This Fact is confirmed by feveral like Stories, one of them attefted by Mr. Battuer, firft Lieutenant of Alexander of Virtemberg's Regiment, by Mr. Flickfteuger, Surgeon Major to the Regiment of Furftenberg, by three other Surgeons, and by Captain Guofchitz. A ftrange Thing imputed to the Vampyrs, is that thofe, who in their Life-time have been sucked, do in their Turn when dead, become Blood-suckers. In the Year 1731, in a Village of Hungary, Vampyrifm carried off in the Space of three Months feventeed Perfons of different Sex and Age, - After many Enquiries, it was agreed, that all this Mifchief was done by one Arnold Paule, a fad Vampyr, who five Years before had been dug up, convicted of Vampyrifm, pierced thro' the Heart, and reduced to Afhes. He had not only sucked four Perfons, whofe Bodies were burnt with his, but even fome Cattle; and the People, who had the Misfortune to eat of the vampyred Cattle, all turn'd Vampyrs.

The whole Church-yard was carefully vifited; and among forty Corps, feventeen were found with the marks of Vampyrifm; and you may be fure they were quickly tried, condemned, and executed.

The Integrity of the Imperial Provifor is not to be called into Queftion; and if we were as fure of the Strength of his Underftanding about phyfical Points, as we are of his Veracity, we could not forbear allowing the Sclavonian Syftem of Vampyrifm. But there is little to be faid of that worthy Gentleman's Skill in Phyfics. His want of it we may fairly infer from his making fuch a Wonder of the Fluid Blood, he faw in the Mouth of the Vampyr. There is nothing more common in dead Bodies, than a Fermentationof the Blood, which may burft the Veins, fo that the Blood gufhes out at the Nofe and Mouth; and the continuance of its Fluidity may alfo very well be accounted for.

It is not denied that the Provifor faw fomething, which he took for Nails dropping off, for a Skin peeling off, for Hair and Beard growing afrefh. People, who know not how to examine Things properly, may eafily be miftaken. Our Author attempts to fhew, and determine exactly, what it was that the Spectator took for Nails; for a new Skin; why the Blood was fluid; why the Corps had not the ufual Stench, &c.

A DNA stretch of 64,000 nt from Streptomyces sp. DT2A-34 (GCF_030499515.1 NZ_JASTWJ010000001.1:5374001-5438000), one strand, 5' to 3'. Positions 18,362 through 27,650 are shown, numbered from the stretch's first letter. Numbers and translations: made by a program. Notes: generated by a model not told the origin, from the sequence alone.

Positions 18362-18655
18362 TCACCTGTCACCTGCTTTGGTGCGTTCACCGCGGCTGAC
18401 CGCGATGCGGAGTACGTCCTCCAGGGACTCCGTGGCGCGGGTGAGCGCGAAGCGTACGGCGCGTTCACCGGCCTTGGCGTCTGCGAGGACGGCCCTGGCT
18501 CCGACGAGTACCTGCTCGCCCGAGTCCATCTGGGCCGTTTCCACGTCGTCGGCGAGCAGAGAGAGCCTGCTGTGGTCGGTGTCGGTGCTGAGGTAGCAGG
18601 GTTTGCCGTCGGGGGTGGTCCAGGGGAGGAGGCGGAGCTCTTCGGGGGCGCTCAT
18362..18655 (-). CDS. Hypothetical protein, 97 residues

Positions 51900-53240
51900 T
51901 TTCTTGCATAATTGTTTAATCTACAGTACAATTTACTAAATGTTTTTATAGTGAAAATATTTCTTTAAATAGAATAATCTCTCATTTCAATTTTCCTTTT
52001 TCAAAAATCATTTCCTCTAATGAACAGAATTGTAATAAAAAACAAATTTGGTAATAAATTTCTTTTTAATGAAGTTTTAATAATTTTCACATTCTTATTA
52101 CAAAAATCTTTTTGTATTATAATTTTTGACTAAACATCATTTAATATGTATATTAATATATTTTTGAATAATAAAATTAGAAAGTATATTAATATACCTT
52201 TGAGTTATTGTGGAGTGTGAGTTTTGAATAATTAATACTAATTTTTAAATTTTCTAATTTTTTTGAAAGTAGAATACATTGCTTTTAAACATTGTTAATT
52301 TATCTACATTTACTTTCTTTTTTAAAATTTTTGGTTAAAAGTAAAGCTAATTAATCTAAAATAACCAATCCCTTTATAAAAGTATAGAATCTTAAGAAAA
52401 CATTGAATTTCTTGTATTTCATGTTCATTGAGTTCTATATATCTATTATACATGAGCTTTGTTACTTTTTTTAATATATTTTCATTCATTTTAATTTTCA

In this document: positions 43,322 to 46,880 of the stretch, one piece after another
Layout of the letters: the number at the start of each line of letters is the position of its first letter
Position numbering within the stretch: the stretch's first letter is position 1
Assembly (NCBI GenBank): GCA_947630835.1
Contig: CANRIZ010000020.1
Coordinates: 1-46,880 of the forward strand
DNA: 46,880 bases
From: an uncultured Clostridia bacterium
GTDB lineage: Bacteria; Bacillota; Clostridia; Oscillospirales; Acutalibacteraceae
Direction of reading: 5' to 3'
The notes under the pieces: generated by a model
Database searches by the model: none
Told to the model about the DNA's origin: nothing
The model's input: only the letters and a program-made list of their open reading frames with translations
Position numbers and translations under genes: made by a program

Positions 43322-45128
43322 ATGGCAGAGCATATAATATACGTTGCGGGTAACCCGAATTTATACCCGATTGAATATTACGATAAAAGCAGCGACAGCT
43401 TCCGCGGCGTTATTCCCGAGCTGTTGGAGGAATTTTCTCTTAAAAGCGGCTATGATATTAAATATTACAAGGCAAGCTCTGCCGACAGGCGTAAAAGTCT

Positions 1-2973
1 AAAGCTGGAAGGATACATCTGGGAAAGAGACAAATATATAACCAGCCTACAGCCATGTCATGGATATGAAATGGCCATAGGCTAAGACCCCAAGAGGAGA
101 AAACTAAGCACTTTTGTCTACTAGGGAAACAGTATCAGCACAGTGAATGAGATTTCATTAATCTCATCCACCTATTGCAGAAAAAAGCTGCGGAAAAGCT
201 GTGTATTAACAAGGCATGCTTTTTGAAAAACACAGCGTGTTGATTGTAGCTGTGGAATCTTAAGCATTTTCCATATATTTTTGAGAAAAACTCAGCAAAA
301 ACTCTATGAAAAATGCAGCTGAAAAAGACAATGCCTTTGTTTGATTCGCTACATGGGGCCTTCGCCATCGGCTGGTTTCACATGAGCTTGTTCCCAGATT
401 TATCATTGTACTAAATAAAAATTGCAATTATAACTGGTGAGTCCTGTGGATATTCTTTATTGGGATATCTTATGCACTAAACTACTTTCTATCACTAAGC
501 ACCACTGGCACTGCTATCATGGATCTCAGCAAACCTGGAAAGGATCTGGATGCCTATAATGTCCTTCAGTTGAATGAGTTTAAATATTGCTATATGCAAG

Among many Things, which have the Property of perferving Flefh form Putrefacation, there are many contained in the Earth; fuch are various oily Matters, certain Kinds of Bitumen, certain Salts: And among the Salts, there is one Sort, vis. Salt petre,, which has not only the Virtue of keeping the Blood in its Fluidity, but to reftore it, with its florid Colour, when it has been coagulated. [If St. Januarius's Head could fpeak, fays the French Journalift it might tell us the Truth of that Affertion.]

Experience teaches us, that the Floridnefs of the Complexion is occafioned by the Fluidity of well diluted Blood; and as Saltpetre is alfo a fpecific Prefervative againft Corruption, it is probable, that Kind of Salt is the chief Caufe of the Phaenomena obferved, and fo much wondered at, in the Corps of the pretended Vampyrs.

That Conjecture will appear rational, if we confider that Church yards are very fit to produce a volatil, oily, and urinous Salt, which being mixed with the vitriolic Acid, which is difperfed every where, fomrs that Salt called Saltpetre.